In the last two decades, business organizations’ asset partitioning has been a highly debated topic in corporate scholarship belonging to several legal traditions. As pointed out by Henry Hansmann and Reinier Kraakman in their seminal work The Essential Role of Organizational Law (published in the Yale Law Journal in 2000), asset partitioning, with its two opposite sides of defensive and affirmative asset partitioning, represents an essential feature of all organizational forms provided by legal systems for carrying out business activities. In particular, the authors highlighted the essential role of affirmative asset partitioning (or “entity shielding”), which represents the reverse of limited liability, emphasizing the importance of the partitioning effect between a firm’s assets and the claims of the personal creditors of its owners and managers. Starting from the theoretical framework proposed by Hansmann and Kraakman, this study investigates, from a comparative perspective, the practical use of the “internal” asset partitioning. The new models of internal asset partitioning (such as the Delaware series, protected cell companies, funds committed to a specific purpose and limited liability individual enterprises) adopted in different legal systems distinguish themselves (shifting from “entity shielding” to “internal shielding”) in that the partitioning effect between a firm’s segregated assets and the claims of both the firm’s owners’ personal creditors and the firm’s general creditors is no longer linked to the existence of a legal entity.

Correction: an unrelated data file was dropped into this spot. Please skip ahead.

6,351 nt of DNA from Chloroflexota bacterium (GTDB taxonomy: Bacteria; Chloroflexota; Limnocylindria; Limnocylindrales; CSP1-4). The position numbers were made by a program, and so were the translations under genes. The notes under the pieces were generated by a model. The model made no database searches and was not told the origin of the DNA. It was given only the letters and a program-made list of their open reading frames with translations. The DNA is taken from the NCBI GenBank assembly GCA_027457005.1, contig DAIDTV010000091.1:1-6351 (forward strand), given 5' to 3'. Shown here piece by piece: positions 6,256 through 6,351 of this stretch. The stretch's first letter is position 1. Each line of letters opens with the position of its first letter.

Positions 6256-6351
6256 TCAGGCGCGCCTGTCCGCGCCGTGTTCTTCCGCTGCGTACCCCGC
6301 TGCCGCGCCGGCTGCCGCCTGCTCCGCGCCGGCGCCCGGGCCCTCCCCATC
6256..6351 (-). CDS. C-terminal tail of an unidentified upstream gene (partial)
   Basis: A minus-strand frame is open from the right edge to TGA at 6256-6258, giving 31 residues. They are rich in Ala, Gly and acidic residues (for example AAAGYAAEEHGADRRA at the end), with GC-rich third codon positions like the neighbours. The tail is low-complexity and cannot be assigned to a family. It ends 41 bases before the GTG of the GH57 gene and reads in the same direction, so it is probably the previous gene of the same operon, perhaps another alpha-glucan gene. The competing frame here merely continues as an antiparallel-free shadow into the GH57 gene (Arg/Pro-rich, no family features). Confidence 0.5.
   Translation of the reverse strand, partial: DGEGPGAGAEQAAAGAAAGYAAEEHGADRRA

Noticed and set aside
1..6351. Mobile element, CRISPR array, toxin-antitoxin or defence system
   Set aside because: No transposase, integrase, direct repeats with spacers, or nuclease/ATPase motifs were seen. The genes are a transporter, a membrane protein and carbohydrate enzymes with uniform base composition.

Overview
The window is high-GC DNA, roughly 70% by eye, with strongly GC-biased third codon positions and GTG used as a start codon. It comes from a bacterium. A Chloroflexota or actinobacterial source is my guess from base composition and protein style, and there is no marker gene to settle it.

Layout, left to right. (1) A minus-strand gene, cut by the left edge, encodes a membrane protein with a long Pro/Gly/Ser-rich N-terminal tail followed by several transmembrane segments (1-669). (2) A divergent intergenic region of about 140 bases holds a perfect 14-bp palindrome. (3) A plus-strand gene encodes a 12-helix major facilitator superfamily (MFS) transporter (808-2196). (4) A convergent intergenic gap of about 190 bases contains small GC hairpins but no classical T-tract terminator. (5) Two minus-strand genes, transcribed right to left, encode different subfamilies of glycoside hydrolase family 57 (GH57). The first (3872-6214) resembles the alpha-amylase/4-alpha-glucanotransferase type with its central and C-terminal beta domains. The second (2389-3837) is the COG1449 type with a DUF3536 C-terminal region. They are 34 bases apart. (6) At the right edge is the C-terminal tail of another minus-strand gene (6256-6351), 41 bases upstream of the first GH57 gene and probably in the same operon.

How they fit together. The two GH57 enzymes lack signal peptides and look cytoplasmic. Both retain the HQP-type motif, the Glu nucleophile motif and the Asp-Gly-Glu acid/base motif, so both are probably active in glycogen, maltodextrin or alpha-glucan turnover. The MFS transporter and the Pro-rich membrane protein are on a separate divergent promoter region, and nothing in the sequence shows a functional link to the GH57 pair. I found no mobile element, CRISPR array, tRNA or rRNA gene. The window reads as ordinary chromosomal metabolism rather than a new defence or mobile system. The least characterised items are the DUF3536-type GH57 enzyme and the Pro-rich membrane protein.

In other words, both entity shielding and internal shielding segregate a certain pool of assets from unsecured general creditors’ claims. Starting from this assumption, this study will analyze several legislations regulating these new forms of internal asset partitioning for entrepreneurs and will investigate their practical use in civil law and common law legal systems. In light of the following comparative law analysis of these internal asset partitioning mechanisms, this study will suggest that the asserted functional equivalence between external and internal asset partitioning (or between entity shielding and internal shielding) is valid only from a theoretical point of view.